A Football Journey – with Alex Grant (Part 2)


In the second instalment of a series of articles, Grant discusses his eye-opening stint with Premier League club, Stoke City.

With his enjoyable and character-building time at Portsmouth having come to an abrupt and surprising end, Grant was on the hunt for his next football destination.

The young centre-half had received offers from various lower league clubs in the UK, but when Premier League outfit Stoke City came calling, the opportunity to train alongside the likes of veteran England international Peter Crouch and the supremely talented Austrian Marko Arnautovic, was one one he couldn’t resist. In hindsight, however, it’s a move Grant concedes may not have been the correct one at the time.

“Maybe I should’ve taken a step back and assessed my next move more carefully after getting let go by Portsmouth,” he said.

“To be honest, looking back at it, I don’t regret going to Stoke, I loved it there. But maybe I did rush into it, maybe I did hit the panic button too soon.”

The defender was signed by the experienced Tony Pulis, but the Welshman’s tenure at the club didn’t last too much longer after the 20-year-old arrived.

“After meeting Pulis I went back to Australia for my off-season break,” said Grant.

“I was on Fox Sports News and read that Pulis had left the club, then a week later they’ve signed Mark Hughes for the job.

“So I get back to the club with a new manager straight away. Seeing the manager who signed you leave and a brand new one coming in so quickly after signing does throw you about, but there’s nowhere to go; you’ve got to crack on.”



Grant had thus already faced some unwanted challenges before even kicking a ball for the club, but after his experiences on the south coast, it wasn’t anything that he couldn’t handle.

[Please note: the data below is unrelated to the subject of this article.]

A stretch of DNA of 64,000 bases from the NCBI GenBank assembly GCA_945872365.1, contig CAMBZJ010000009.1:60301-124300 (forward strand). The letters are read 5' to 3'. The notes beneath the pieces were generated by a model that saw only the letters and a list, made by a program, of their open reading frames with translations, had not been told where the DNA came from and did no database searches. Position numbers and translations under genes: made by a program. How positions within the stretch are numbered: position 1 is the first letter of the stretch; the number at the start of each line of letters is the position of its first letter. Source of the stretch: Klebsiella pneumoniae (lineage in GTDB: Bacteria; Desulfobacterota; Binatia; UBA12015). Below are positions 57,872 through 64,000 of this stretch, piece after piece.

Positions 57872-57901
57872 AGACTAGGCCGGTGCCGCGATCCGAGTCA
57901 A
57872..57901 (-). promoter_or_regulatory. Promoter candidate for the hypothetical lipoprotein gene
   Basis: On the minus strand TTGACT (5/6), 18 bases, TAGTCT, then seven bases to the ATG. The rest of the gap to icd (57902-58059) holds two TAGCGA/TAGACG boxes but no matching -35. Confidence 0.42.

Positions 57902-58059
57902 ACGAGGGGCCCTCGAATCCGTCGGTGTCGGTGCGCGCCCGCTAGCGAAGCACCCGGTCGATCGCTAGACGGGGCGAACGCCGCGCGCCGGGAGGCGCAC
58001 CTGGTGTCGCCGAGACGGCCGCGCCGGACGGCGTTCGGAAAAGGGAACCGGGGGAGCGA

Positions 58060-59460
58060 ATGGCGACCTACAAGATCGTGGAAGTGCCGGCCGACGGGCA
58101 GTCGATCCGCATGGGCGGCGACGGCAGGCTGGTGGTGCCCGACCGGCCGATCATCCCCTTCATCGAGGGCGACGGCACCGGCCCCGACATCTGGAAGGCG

He made 18 appearances for the reserve side in his first year, scoring twice in a disappointing campaign for the Potters that saw them finish in 19th place and suffer relegation to the U-21 Premier League Division 2.

Week in, week out, he was competing against some of the brightest young talents in the world, which, combined with training with the first team, meant that it was a very educational and beneficial period for his overall game.

Although they only picked up six wins, Grant insisted it was an invaluable season that confirmed his opinion on reserve-level football.

“As a young kid coming up, you’ve got to get first team opportunities,” he said.

“Some of the players I played against [including former Manchester United and current Crystal Palace winger, Wilfred Zaha] were just unbelievable, but they’re wasted because they don’t get that exposure due to not playing for the first team.”

After his first full season with Stoke, the youngster was then sent out on loan to continue his football education in a very different environment.

“In my second year at Stoke,” he said, “they told me that they were going to loan me to Macclesfield Town of the Conference Premier [now the National League, England’s fifth tier competition]. “It’s close by Stoke, just south of Manchester, so it’s a really nice spot.”

And it was during his spell with the Silkmen that Grant was exposed to the opposite ends of the footballing spectrum on a weekly basis, as we’ll discover in Part 3 of his footballing journey series.